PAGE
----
This fertilizer is also derived from mined ore: potash rock, an amalgam of potassium carbonate and potassium salts. The process for making potassium fertilizers begins with concentrating potash and then treating it to make a potassium chloride solution. From this solution comes muriate of potash (MOP), potassium nitrate (KN) when mixed with nitric acid, and sulfate of potash (SOP) when mixed with sulfuric acid.

Process Challenges in the Fertilizer Industry

Throughout the various processes, fertilizer production requires the precise control and accurate monitoring of high temperatures and pressures, as well as the level and flow of feedstocks and catalysts. Moreover, as fertilizers and catalysts are caustic, measuring instruments must be able to withstand harsh media and conditions.

Each process has its specific challenges. At the heart of fertilizer production is the demand for safety, reliability, and efficiency.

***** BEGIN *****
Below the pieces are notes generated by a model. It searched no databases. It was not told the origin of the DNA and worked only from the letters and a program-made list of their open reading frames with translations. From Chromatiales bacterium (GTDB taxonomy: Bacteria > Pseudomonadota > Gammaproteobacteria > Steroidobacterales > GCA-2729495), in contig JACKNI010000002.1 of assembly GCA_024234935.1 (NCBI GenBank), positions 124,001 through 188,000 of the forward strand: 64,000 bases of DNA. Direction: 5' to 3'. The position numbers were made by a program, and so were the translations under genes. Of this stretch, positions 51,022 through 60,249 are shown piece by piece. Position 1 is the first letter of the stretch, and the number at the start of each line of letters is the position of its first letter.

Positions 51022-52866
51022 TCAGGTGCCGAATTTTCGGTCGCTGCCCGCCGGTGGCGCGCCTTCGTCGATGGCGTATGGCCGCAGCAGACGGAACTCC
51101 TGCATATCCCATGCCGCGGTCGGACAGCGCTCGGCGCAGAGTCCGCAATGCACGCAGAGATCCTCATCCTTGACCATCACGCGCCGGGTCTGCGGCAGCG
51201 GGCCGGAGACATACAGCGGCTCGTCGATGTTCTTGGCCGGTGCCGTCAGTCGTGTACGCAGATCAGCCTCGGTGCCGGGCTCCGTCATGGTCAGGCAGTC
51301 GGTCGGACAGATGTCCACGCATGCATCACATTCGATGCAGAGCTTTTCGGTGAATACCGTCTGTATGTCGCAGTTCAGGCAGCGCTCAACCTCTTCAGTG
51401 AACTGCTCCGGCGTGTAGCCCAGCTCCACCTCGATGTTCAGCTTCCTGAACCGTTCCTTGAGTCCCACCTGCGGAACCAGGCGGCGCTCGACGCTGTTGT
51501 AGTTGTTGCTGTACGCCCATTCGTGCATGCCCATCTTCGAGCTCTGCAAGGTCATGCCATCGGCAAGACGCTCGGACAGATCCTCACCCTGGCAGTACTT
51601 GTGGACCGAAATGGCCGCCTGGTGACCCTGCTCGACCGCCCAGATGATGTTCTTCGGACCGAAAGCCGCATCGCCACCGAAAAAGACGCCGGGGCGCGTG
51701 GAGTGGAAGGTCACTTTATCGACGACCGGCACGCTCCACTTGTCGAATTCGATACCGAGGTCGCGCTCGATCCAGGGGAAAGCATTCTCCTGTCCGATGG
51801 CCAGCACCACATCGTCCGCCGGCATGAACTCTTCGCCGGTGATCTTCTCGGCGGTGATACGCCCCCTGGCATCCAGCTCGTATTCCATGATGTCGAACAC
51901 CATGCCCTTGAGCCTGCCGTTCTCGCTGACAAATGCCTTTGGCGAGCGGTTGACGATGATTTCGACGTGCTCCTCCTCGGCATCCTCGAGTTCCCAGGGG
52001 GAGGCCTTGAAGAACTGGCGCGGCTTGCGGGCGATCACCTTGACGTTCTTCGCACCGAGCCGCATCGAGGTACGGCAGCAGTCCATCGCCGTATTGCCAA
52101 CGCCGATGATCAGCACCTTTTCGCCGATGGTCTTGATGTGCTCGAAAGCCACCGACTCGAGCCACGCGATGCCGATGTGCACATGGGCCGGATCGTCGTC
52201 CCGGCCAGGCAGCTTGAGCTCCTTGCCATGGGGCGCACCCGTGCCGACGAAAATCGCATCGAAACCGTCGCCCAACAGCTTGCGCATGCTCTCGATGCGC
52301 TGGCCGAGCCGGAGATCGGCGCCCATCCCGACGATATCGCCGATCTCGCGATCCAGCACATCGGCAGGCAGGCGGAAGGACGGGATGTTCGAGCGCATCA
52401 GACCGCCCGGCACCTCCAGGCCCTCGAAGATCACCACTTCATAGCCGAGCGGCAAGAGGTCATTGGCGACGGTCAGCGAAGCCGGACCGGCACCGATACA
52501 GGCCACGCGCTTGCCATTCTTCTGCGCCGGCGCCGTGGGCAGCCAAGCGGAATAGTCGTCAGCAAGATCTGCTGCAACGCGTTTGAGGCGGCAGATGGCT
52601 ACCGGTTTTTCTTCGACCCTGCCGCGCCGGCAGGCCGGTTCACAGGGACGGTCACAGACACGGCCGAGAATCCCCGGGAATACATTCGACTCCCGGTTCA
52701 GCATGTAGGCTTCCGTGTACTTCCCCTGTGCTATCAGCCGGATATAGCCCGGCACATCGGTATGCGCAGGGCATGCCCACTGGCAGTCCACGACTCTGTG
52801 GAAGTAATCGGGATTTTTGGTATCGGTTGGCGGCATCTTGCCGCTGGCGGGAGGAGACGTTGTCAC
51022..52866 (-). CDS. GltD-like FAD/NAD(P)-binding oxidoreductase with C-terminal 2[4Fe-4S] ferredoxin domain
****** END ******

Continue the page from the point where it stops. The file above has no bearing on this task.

High Temperature Sensor Needed for Ammonia Production

Nitrogen-based fertilizers: syngas and ammonia process from natural gas

Challenges in ammonia production

Most ammonia manufacturers today use the Haber-Bosch process, which calls for extremely high pressures, moderately high temperatures, and catalysts to cause a chemical reaction. One of the biggest challenges is finding the right balance between pressure and temperature in order to increase the kinetics of the nitrogen and hydrogen reaction to the target ammonia conversion.

An increasingly popular method of obtaining ammonia, due to its renewable nature, is electrochemical processing using electrolysis. Depending on the type of electrolyte used, this process also involves medium-to-high temperature and pressure conditions for ammonia conversion.

Challenges in phosphoric acid production

Phosphoric acid is manufactured using two processes. The “wet” process yields an acid of lower purity. However, this weaker acid is commonly used as fertilizer without requiring further processing or undergoing a thermal reaction to produce a higher-purity acid.